It’s no longer open season on Chaco Canyon and its connected landscape.

The Biden administration used the White House Tribal Nations Summit to announce the U.S. Department of the Interior will step up protections for the Chaco Culture National Historical Park.

The decision initiates a process that would halt new federal oil and gas leasing there for the next 20 years.

Part of future land management would mean greater consultation with area tribes — including the pueblo nations that trace their roots to the ancient people who once lived there.

This decision recognizes the sacred nature of these sites and the importance of the land to tribal nations. “Overjoyed,” was the reaction from the All Pueblo Council of Governors.

The announcement came on the first day of the tribal summit, which had not been held since 2016 and previously took place at the Department of the Interior. It’s virtual in 2021 due to the pandemic, but hosting it at the White House demonstrates the importance of Indigenous issues to President Joe Biden.

But Biden’s already on record as supporting Natives and causes that are important to tribes around the country.

The president has appointed Deb Haaland as the first Native secretary of the Interior; committed to protecting Bears Ears National Monument and expanding its boundaries; and authored a coronavirus relief plan that includes $31 billion for tribal communities.

For tribal nations, having a voice as the federal government manages public lands — places where tribes have deep roots — is a sign of respect that is long overdue. In many cases, these lands have significance not just to tribes and the United States, but to the world. Chaco is a UNESCO World Heritage Site.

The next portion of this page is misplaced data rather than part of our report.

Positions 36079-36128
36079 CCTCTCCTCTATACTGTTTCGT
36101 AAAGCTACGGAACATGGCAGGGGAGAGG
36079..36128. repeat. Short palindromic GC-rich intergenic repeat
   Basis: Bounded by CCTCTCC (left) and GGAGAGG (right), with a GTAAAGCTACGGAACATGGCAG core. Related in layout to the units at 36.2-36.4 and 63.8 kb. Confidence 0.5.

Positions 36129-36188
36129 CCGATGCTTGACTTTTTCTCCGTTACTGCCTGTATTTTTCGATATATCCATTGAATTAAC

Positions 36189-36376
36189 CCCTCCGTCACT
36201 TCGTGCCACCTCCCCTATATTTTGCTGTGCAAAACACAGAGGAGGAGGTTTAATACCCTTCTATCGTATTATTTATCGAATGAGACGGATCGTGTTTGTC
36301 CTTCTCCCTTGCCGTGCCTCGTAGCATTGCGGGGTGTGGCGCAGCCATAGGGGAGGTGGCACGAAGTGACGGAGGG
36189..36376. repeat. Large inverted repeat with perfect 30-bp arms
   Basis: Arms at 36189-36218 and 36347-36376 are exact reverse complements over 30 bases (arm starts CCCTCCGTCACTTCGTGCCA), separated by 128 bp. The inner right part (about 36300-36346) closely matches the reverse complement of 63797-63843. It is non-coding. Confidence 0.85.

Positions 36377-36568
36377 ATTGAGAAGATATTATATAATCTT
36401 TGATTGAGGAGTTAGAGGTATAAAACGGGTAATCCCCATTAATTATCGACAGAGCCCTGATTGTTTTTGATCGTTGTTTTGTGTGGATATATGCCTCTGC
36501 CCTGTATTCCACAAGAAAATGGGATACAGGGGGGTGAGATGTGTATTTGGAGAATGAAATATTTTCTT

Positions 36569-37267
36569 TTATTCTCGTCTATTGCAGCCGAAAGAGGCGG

The announcement came after result of years of work by tribal leaders and grassroots supporters.

Among advocates for this protection are most members of New Mexico’s congressional delegation.

U.S. Sens. Martin Heinrich and Ben Ray Luján and U.S. Reps. Teresa Leger Fernández and Melanie Stansbury hailed the decision.

They also plan to reintroduce legislation to withdraw permanently federal lands around Chaco Canyon from further mineral development.

That’s a key step, because congressional action offers more lasting protection. It’s not subject to the whims of a future president.

Like any major decision, there will be opposition.

The oil and gas industry wants to continue its work in the area without a buffer.

The Navajo Nation tribal government wanted a smaller buffer zone, worried about loss of income to its tribal members.

To Pueblo people, individual Navajo tribal members, archaelogists, environmentalists and others, this policy places cultural protection first.

It delivers on Biden’s campaign promises to honor Indigenous people while also tackling the issue of climate change by limiting greenhouse gases.

The next step will be making these protections permanent, enshrined in law.

(3) comments

Linda Garrido

The decision covers federal lands and state lands in the Chaco area, but does not cover private land and tribal lands in the area. Is there a way to protect Chaco from private owners' and tribal owners' offering their lands to oil and gas, and any other developers?

Mike Johnson

Yes, very simple, we have been doing it routinely in the petroleum industry for a century or more. You buy up the mineral rights from the land owners. Then, the one controlling the mineral rights does not lease them to petroleum companies and holds them in perpetuity undeveloped. This would not cost very much per acre, and is a drop in the buck, money wise, for any government's budget. But, it appears the government entities here are either too ignorant to know this, or are afraid of something I don't understand and they will not tell us. Why?

Mike Johnson

Again, the simplest and longest lasting solution is being ignored, you have to wonder why.

Welcome to the discussion.

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